Do you want to apply a single security fix to a highly used shared library and have your whole system patched? No chance, app stores prevent this administrator wet dream from happening. Maybe you think dynamic libraries help with security as in memory address layout randomization? Well, the OS enforces even stronger security through the sandbox, so it shouldn't really matter.
Sandbox killed the dynamic library
Discussion for or against dynamic linking is nice for mental masturbation but the real world out there moving millions of dollars every year in software doesn't care, and never will. The choice of static vs dynamic linking remains relevant only to niche environments like embedded systems or servers. And even server admins gasp with horror how every day more and more applications package themselves in a way which renders dynamic linking useless. Traditional server apps aren't sacred ground, and some admins find themselves preparing environments in a way where dynamic linking is not even a concern. Or maybe they buy directly such environments for apps to run on.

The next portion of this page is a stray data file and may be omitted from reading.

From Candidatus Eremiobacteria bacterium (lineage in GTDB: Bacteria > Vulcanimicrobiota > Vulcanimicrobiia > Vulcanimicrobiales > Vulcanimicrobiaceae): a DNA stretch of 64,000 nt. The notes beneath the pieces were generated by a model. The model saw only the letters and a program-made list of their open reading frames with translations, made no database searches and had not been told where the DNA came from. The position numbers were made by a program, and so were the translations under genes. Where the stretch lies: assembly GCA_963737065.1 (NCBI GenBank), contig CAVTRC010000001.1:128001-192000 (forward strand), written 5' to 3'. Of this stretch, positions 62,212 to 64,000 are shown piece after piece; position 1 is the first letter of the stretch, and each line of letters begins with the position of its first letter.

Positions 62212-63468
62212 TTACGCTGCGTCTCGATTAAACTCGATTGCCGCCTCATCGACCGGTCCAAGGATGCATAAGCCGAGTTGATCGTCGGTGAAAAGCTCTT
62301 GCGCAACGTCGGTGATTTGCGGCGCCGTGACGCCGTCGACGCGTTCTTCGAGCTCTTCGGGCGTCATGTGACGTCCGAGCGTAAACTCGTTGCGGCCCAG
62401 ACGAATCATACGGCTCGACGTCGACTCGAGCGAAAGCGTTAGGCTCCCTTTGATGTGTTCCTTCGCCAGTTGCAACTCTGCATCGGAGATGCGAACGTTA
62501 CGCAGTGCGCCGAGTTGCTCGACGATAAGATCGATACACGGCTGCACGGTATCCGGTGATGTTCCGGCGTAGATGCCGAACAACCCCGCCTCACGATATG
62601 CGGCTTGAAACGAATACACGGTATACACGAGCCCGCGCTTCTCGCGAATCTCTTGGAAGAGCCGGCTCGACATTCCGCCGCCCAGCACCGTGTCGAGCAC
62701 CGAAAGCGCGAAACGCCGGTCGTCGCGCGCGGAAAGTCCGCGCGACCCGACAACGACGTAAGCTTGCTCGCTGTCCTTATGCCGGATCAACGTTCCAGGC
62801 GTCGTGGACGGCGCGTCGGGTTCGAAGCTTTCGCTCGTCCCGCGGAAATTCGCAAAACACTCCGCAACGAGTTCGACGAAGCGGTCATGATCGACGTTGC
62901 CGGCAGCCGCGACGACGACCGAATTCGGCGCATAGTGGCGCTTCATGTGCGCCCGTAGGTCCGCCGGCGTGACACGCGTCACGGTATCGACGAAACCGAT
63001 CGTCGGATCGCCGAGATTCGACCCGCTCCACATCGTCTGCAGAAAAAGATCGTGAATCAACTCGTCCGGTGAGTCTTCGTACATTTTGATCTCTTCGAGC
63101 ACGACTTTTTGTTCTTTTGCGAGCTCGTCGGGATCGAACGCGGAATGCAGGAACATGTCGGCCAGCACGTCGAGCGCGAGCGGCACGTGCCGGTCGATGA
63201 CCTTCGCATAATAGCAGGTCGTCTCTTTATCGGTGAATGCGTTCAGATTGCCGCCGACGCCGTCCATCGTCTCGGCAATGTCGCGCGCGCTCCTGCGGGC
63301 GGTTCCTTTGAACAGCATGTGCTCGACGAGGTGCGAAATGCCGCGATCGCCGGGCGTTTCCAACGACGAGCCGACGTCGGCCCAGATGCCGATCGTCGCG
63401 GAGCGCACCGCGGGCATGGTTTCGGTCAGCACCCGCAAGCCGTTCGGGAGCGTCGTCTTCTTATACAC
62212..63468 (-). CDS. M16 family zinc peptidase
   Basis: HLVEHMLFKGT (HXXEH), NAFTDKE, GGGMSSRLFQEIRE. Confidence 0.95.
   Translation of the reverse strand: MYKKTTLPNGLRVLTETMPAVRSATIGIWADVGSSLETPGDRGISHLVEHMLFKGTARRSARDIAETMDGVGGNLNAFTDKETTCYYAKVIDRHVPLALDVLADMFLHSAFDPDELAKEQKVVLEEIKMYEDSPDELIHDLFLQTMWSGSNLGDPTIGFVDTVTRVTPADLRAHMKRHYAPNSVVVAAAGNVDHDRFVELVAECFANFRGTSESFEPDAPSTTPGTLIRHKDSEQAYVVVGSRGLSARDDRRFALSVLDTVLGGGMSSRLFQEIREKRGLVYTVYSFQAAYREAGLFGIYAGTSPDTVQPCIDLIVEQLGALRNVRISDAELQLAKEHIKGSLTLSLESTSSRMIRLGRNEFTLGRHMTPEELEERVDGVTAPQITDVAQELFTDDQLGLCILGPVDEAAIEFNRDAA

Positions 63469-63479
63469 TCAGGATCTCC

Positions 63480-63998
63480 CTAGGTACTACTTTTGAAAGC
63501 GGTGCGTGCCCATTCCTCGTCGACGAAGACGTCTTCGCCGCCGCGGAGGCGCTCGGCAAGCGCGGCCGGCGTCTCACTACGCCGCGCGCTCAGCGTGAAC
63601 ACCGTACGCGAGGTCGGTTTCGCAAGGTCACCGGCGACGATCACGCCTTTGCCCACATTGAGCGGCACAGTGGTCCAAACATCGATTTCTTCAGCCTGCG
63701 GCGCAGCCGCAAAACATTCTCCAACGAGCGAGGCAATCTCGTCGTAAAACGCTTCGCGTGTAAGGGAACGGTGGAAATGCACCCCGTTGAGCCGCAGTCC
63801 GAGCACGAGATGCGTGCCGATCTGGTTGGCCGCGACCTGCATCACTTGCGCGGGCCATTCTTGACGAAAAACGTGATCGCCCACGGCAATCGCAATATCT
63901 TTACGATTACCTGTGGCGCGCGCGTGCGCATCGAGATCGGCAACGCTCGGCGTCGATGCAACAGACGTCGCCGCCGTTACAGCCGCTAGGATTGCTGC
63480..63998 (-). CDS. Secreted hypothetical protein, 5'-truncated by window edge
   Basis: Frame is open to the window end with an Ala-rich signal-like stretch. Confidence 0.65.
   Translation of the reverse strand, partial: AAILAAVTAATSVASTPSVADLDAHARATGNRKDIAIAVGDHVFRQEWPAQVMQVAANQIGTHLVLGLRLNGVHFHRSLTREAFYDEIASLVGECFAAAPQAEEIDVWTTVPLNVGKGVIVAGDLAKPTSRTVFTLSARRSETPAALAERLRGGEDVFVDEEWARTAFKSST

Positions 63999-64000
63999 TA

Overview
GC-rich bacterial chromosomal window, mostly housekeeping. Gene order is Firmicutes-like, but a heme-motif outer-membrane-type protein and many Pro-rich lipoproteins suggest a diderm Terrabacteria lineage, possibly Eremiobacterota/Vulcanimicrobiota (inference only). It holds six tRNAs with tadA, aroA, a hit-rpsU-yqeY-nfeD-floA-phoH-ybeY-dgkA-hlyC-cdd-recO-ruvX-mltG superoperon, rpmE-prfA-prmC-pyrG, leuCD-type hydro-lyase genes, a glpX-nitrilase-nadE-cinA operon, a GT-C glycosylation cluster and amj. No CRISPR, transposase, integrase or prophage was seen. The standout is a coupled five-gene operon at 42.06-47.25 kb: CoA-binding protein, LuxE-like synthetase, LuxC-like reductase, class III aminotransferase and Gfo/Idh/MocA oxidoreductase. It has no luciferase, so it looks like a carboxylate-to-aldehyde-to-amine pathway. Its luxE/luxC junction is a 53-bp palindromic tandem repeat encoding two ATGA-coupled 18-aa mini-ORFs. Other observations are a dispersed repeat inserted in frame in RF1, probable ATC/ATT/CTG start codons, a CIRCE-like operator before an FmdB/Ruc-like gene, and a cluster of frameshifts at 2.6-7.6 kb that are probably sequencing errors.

Dynamic linking is an elegant solution of a more civilized age… er, from a time where bits were scarce and you paid them through the nose. My first personal computer with a hard disk had the astonishing storage space of about 40 Megabytes. My latest smartphone, for a fraction of the hard disk's price, holds 32 Gigabytes of data, which is considered little by some, and thus includes an expansion slot for an SD card should I need more. Arguments in favour of dynamic linking come from the age of the 40 Megabytes hard drive and today they are invalid because the context has changed. Linking was something only servers or computers cared about, but now everybody is suffering one form of linking or another in our pockets. And I say suffering because none of the current choices help end users.